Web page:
Researcher makes the most of Sandia’s educational opportunities

April 13, 2022 9:48 am Published by

Sandia Water Power program researcher Chris Chartrand recently completed his PhD in Mechanical Engineering thanks to educational opportunities offered through Sandia National Laboratories’ University Education Programs. Sandia offers these benefits to build the professional capabilities of the Laboratories’ employees and designs individual programs to support special technical talent acquisition, workforce diversity, and critical skills development.

Chris started his career at Sandia in 2014 when he joined the Water Power program as a limited-term employee. There, he led the development of SNL-SWAN (Simulating WAves Nearshore) and SNL-Delft3D, two mid-fidelity numerical codes for modeling the hydrodynamic effects of wave energy converter (WEC) and current energy conversion (CEC) devices on ocean and river environments.

In June of 2015, Chris transitioned to a full-time, regular employee for the Water Power program and began to take advantage of Sandia’s Tuition Assistance Program, attending evening classes at the University of New Mexico and completing all of his classroom credit requirements for his PhD. In September of 2017, Chris applied for and was accepted into Sandia’s competitive Critical Skills Part-Time Program, formerly known as the Special Degree Program, which supports Sandia in building future capabilities in defined critical-skill-need areas.

“The application process took time, and there were a number of requirements I had to meet,” Chris said. “There were letters of recommendation from my Sandia manager and the vice president of my Center [Jim Chavez at the time] that had to be written, as well as a formal proposal addressed to the Special Degree Program committee [today the Critical Skills Part-Time Program committee].”

Chris studied predictive simulation and numerical modeling through the University of Massachusetts Amherst, performing research for his PhD at half time over a two-year period, while continuing to work on the Water Power program’s coastal resource assessment project and the WEC, CEC, and Acoustics modeling projects.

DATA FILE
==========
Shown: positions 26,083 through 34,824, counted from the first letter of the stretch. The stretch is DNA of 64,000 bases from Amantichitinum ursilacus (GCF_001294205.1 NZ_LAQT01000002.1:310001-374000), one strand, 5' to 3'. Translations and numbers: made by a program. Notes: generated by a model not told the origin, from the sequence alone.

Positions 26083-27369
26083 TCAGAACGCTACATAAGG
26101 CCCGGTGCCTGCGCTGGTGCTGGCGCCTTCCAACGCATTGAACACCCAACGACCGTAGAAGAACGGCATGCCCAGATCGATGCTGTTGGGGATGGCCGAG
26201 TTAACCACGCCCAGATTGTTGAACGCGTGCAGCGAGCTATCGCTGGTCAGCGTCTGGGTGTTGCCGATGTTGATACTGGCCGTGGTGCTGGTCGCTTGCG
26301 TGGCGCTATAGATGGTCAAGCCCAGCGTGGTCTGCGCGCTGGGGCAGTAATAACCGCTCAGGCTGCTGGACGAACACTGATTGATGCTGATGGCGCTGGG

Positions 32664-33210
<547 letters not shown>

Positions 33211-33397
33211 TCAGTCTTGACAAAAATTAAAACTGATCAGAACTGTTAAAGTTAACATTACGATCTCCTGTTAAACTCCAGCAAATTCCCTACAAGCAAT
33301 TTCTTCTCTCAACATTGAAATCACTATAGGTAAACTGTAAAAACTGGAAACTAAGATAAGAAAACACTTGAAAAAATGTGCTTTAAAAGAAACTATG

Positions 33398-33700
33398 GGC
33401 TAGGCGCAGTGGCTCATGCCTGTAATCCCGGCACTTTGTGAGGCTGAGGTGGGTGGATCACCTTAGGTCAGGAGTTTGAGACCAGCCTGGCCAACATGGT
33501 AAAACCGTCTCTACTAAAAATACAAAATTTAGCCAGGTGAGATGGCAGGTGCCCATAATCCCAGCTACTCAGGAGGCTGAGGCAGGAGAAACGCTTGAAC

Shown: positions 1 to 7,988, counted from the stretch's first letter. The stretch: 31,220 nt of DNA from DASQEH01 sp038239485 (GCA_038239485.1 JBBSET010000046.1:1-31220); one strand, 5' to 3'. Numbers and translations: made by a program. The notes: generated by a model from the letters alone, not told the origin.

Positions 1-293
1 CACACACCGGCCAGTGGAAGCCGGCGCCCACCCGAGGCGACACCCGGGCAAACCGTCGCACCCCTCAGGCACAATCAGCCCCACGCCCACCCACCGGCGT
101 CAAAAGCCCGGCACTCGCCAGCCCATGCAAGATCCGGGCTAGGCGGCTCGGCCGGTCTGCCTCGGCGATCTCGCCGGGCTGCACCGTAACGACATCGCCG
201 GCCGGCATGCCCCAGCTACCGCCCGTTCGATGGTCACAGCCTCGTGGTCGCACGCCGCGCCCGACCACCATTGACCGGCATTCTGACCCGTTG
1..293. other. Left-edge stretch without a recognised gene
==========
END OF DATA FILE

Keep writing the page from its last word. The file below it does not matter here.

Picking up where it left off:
He described the experience as much like independent study. “My UMASS advisor, Blair Perot, was very active in helping guide my efforts,” Chris said. “I kept in touch with him through video calls, while I performed my research remotely at Sandia.” 

Chris returned to full-time work in the Water Power program in 2019, supporting the multi-lab Wave-SPARC (Systematic Process and Analysis for Reaching Commercialization) project, acting as the simulation Lead on a California Energy Commission project focused on atmospheric modeling in partnership with Integral Consulting, managing multiple TEAMER (Testing Expertise and Access to Marine Energy Research) projects, and acting as a subject matter expert for the Defense Advanced Research Projects Agency.

Thanks to Sandia’s educational assistance programs, Chris successfully defended his thesis, “Moving Polygon Methods for Incompressible Fluid Dynamics,” in December of 2021, describing his work to develop a new, moving mesh approach to simulating material discontinuities like the air–water interface of crashing wave ocean environments.

Chris is the author of, or contributor to, several peer-reviewed journals, conference papers and presentations, and he is a member of Phi Beta Kappa. Over the years that he’s worked at Sandia, he’s developed and maintained software, designed complex computational fluid dynamics models, performed high-fidelity numerical analysis, and mentored junior staff members, where he assisted new hires and interns to navigate the learning curve of simulation and high-performance computing.

Looking back, Chris is thankful for the experience. “It’s a difficult process, but it’s a great opportunity if you’re willing to put in the time and effort,” he said.

Read more about Sandia’s University Education Programs and eligibility requirements.

Learn more about Sandia’s Water Power program.

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